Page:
Mercurial, Subversion, and Wesley Snipes

People keep asking me why I don't talk more about Mercurial in this series of blog entries.  There's a simple answer to that question:

Mercurial isn't very interesting.

Wait, that didn't come out quite right.  Let me try again:

Git is Wesley Snipes.

Mercurial is Denzel Washington

Hmm, that probably needs further explanation.  First let me give a little background.

I am the founder of a version control software company.  I've done lots of writing about the topic here on my blog.  Currently I am in the process of revising and expanding all those writings to turn them into a book. 

As part of that effort, I have undertaken an exploration of the DVCS world.  Several weeks ago I started writing one blog entry every week, mostly focused on DVCS topics.  In chronological order, here they are:

  • The one where I gripe about Git's index
  • The one where I whine about the way Git allows developers to rearrange the DAG
  • The one where it looks like I am against DAG-based version control but I'm really not
  • The one where I fuss about DVCSes that try to act like centralized tools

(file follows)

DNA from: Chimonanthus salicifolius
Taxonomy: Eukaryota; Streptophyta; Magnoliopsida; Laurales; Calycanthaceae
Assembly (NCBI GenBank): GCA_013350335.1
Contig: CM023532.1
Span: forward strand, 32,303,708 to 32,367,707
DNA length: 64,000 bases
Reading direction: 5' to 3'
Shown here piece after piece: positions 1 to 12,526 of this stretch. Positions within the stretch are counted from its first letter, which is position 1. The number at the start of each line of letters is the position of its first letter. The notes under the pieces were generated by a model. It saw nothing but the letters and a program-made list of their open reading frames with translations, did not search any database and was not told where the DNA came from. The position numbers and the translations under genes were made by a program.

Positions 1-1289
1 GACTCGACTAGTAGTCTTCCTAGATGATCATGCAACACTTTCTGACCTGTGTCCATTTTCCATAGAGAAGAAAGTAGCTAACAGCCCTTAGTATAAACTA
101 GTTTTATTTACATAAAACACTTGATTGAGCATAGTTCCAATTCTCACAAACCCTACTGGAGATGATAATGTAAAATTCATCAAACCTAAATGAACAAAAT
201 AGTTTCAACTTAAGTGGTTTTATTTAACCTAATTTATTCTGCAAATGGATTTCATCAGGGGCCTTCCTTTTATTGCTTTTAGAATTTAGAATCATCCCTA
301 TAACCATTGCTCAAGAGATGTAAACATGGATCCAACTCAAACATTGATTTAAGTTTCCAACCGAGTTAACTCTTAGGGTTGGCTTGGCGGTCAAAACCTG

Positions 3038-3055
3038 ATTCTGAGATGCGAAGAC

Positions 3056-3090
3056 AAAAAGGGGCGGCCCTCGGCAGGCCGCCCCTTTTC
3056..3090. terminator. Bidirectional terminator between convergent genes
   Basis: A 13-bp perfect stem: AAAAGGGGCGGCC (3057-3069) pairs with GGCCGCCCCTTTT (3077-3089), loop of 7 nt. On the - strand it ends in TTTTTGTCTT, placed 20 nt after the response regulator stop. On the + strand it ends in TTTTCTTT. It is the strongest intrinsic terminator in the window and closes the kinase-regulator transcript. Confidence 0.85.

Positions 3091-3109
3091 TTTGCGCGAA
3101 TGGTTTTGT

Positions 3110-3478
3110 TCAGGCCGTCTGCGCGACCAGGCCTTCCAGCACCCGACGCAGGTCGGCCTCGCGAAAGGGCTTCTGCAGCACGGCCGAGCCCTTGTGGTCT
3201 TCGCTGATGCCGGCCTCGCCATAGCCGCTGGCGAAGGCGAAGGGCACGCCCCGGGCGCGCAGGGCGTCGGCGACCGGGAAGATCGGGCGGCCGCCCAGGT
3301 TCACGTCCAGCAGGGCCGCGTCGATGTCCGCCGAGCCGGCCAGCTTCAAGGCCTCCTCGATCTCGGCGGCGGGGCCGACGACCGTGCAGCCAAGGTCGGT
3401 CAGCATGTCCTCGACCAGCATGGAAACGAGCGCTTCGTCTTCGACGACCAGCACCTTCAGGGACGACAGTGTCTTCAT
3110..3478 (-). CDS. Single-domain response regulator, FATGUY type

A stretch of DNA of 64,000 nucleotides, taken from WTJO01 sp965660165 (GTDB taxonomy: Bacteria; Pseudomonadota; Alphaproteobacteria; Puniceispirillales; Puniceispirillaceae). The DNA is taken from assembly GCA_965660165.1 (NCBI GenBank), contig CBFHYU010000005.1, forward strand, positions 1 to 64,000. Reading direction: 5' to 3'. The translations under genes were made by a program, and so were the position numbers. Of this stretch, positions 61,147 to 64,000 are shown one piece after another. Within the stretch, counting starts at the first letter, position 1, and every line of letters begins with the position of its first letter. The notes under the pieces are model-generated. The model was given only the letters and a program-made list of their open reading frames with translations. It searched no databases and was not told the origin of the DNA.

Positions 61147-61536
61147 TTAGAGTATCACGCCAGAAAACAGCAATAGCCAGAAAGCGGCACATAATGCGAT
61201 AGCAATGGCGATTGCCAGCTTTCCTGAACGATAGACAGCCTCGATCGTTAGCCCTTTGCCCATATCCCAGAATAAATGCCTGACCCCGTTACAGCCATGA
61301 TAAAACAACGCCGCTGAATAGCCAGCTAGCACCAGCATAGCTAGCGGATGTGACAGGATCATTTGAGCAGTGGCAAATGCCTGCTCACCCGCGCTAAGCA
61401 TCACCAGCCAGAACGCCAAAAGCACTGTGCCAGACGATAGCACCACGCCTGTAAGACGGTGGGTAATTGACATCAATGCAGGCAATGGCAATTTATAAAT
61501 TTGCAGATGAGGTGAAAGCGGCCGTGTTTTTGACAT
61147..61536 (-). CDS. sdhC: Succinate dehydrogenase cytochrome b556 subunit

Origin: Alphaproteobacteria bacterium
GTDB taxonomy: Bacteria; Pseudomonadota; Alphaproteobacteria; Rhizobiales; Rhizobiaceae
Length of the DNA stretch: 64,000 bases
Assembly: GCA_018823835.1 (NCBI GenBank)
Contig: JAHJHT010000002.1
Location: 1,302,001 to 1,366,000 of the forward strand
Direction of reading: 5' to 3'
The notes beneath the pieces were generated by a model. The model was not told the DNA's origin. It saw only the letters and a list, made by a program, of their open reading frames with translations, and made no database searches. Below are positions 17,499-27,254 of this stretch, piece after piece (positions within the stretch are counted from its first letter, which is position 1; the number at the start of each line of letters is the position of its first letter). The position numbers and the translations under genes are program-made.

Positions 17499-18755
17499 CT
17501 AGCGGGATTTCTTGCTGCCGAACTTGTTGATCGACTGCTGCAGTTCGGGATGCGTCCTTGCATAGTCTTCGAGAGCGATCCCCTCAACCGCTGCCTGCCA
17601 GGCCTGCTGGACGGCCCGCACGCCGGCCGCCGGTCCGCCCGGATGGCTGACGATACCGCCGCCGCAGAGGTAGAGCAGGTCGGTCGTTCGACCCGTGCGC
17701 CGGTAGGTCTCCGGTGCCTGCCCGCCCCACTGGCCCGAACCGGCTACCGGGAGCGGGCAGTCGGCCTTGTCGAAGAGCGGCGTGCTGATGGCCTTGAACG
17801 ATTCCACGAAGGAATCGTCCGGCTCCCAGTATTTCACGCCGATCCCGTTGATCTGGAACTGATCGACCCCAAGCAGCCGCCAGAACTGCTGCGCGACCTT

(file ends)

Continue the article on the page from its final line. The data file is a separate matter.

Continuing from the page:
• The one where I complain that DVCSes have a lousy story when it comes to bug-tracking
  • The one where I lament that I want to like Darcs but I can't
  • The one where I speculate cluelessly about why Git is so fast

Along the way, I've been spending some time getting hands-on experience with these tools.  I've been using Bazaar for several months.  I don't like it very much.  I am currently in the process of switching to Git, but I don't expect to like it very much either.

Why am I using these tools if I don't like them?  Because I want the experience.  I don't want to write hearsay.  I want to live with these tools and see what I learn.

So why don't I write about Mercurial?  Because I'm pretty sure I would like it.

I chose Bazaar and Git for the experience.  But if I were choosing a DVCS as a regular user, I would choose Mercurial.  I've used it some, and found it to be incredibly pleasant.  It seems like the DVCS that got everything just about right.  That's great if you're a user, but for a writer, what's interesting about that?

Denzel Washington is a great actor.  Other than that, he lives a pretty normal life.  What's interesting about that?

In contrast, Wesley Snipes gives the world lots of things to write about.  Tax evasion.  Conviction for reckless driving.  Martial arts.

People admire Denzel Washington.  But Wesley Snipes is simply more interesting.

I admire Mercurial.  But Git is more interesting.  Like Snipes, Git is an odd juxtaposition of great power with some quirky flaws and failings.

One more thing:

People also ask me why I don't write more about Subversion.  That's easy too:

Subversion is Morgan Freeman.